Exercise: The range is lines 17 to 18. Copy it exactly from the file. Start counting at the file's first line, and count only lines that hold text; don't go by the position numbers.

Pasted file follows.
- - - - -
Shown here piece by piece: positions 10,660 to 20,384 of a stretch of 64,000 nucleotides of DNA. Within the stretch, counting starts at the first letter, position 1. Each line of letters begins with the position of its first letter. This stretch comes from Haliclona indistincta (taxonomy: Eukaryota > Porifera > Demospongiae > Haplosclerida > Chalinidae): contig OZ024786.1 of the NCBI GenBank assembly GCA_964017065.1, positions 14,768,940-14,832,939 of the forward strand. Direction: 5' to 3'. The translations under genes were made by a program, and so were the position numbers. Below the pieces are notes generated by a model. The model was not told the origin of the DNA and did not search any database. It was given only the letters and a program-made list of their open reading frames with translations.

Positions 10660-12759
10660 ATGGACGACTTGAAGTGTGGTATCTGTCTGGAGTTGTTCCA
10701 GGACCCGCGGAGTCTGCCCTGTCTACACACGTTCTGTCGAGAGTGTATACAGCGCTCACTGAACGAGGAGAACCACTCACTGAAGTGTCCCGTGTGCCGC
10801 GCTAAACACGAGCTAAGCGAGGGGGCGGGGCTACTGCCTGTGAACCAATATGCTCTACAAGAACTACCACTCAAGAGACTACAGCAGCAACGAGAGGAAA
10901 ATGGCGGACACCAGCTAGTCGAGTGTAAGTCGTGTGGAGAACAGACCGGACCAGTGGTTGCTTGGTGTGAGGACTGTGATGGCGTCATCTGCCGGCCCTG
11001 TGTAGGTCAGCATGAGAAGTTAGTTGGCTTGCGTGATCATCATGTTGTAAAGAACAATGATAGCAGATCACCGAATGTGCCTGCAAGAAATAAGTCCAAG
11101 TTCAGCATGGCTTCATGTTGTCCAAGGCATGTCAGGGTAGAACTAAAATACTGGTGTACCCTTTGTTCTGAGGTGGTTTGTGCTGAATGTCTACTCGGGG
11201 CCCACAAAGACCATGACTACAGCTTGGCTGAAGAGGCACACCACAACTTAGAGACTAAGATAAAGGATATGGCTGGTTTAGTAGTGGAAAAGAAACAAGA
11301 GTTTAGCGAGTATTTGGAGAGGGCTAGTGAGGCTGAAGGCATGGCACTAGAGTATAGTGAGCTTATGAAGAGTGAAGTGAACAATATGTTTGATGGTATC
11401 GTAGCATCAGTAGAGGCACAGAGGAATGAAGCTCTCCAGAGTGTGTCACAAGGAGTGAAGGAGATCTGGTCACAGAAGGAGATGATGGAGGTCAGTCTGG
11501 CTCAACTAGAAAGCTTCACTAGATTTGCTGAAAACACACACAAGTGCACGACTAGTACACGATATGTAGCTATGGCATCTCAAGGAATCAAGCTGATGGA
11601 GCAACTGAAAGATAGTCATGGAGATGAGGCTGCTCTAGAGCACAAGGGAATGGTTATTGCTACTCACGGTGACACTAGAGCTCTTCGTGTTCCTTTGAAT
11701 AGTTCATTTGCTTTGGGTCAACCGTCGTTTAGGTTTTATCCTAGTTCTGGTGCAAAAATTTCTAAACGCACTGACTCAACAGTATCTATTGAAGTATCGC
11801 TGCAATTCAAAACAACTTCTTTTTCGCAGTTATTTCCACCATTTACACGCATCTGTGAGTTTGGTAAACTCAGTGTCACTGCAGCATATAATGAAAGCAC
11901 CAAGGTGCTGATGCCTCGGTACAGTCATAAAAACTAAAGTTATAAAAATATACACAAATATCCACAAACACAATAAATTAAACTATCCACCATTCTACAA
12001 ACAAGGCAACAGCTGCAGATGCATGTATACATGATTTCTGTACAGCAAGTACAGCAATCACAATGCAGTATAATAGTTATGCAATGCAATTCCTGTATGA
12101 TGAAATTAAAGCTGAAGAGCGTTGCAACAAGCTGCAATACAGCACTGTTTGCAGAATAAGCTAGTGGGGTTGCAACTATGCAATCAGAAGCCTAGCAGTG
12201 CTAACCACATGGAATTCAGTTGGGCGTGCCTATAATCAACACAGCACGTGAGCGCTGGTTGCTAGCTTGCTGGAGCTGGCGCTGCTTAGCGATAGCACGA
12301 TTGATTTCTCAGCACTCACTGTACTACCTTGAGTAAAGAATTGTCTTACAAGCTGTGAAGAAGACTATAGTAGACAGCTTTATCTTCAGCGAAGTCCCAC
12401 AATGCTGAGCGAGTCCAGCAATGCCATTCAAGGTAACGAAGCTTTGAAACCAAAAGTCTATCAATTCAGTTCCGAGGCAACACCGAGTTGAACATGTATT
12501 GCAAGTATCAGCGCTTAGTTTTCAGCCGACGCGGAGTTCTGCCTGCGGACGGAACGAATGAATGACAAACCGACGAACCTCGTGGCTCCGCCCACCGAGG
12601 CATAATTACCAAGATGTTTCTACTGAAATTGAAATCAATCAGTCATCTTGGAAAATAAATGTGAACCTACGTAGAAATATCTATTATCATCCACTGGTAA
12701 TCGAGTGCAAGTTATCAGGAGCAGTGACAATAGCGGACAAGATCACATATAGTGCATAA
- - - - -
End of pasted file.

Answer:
12001 ACAAGGCAACAGCTGCAGATGCATGTATACATGATTTCTGTACAGCAAGTACAGCAATCACAATGCAGTATAATAGTTATGCAATGCAATTCCTGTATGA
12101 TGAAATTAAAGCTGAAGAGCGTTGCAACAAGCTGCAATACAGCACTGTTTGCAGAATAAGCTAGTGGGGTTGCAACTATGCAATCAGAAGCCTAGCAGTG